Is Animal Crossing: New Horizons the answer to renewing our creative energy?
From independent fashion design to solo show openings, the charming game reimagines creative ventures in its wholesome, carefree image.
Once in a while, you read a book that’s just so utterly charming that upon reaching the last few pages, you’re met with a mix of excitement and anticipatory melancholy. Attempts to describe its charm are fruitless and in trying to share the experience with a friend, you’re usually left hapless, gesticulating vaguely into the air, saying: “You just have to read it! I’ll give you my copy if you want.” If your friend happens to have the same taste, the pleasure lies in knowing that they’ve read the same turns of phrase that gripped you, that you went to the same place despite never really being there, soaked in the world’s inner logic that makes you wish that you never left the first time.
Playing Animal Crossing is like getting to read these last few pages anew. This is why it’s hard to explain the game’s magnetism, because it’s mostly about its charm, comforts and routine. If you’re already a player, here’s a fun test: try explaining why you love playing the game to someone else (“So...you just fish and shake trees?” “Why would I want to play a game where I virtually have to earn money?” “Your landlord’s a raccoon?”).
For the uninitiated, Animal Crossing: New Horizons (ACNH) is the latest instalment in the franchise that’s garnered 11 million players since its release in late March for the Nintendo Switch. Conceptually, the game hasn’t strayed far from its previous iterations. You help Tom Nook, a dad-bodded tanuki in a Hawaiian shirt, make an initially deserted island suitable for you and your band of anthropomorphic animal villagers to live on. You fish, shake trees, craft, garden, chat to your friends, all while decorating your little house. It’s perhaps best described as a great lounging game, as its open-endedness and lack of pressing objectives means that you never feel pressured to do anything you don’t want to.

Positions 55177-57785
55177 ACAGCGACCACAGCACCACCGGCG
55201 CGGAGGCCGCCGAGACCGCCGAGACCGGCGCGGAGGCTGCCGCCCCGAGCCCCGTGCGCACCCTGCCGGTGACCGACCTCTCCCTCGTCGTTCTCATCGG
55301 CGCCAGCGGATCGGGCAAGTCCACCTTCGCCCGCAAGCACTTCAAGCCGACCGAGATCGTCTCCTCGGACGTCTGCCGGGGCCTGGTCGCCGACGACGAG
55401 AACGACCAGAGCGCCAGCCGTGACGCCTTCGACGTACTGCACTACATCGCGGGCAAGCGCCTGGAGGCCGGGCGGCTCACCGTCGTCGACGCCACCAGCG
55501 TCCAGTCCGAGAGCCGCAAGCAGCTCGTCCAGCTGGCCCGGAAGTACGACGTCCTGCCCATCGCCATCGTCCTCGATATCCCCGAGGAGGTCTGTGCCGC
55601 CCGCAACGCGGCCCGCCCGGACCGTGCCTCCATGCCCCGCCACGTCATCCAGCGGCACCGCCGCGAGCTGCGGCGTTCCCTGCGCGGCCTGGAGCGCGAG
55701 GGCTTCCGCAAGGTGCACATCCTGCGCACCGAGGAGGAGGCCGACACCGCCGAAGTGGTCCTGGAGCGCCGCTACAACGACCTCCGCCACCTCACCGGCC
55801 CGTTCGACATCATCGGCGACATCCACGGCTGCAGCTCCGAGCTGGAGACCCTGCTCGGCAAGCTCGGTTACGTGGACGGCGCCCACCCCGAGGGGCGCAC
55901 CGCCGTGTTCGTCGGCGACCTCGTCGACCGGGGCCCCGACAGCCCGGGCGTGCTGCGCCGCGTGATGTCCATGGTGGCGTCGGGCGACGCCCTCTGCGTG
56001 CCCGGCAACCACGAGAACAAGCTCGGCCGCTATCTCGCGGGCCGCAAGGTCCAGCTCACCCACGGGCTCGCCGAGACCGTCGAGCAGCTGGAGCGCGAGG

The game recently set the record for the highest monthly digital sales as it became the console’s highest-selling title, its popularity contributing to the recent Nintendo Switch supply shortage. Social distancing measures meant that many of us craved new face-to-face interactions as well as the opportunity to simply move through the world. For a brief moment, the game lets you feel like everything’s alright, since all you’ve got to do today is dig up fossils for Blathers, the island’s argyle-chested museum warden owl. My favourite part of my own routine is when I water flowers in my haphazardly scattered gardens, watching their small petals of budding roses well up with droplets.
Within a month, the cultural and creative industry seems to have co-opted the game all at once, with Elijah Wood’s polite visit to a fan’s island in search of better turnip prices and Yaeji’s island merch drop happening within two days of each other.
The islands now bustle with players looking for low-stakes escapism, who have found a new drive to create and share their world through the lens of the game’s carefree charm. For instance, we see upcycling queen Nicole McLaughlin building herself a studio in the game, complete with posters of some of her favourite stitch-happy shoes. Its built-in pattern designer lets you customise anything from hats and dresses to paintings and floor tiles as long as you can render it on a 32x32 pixel grid.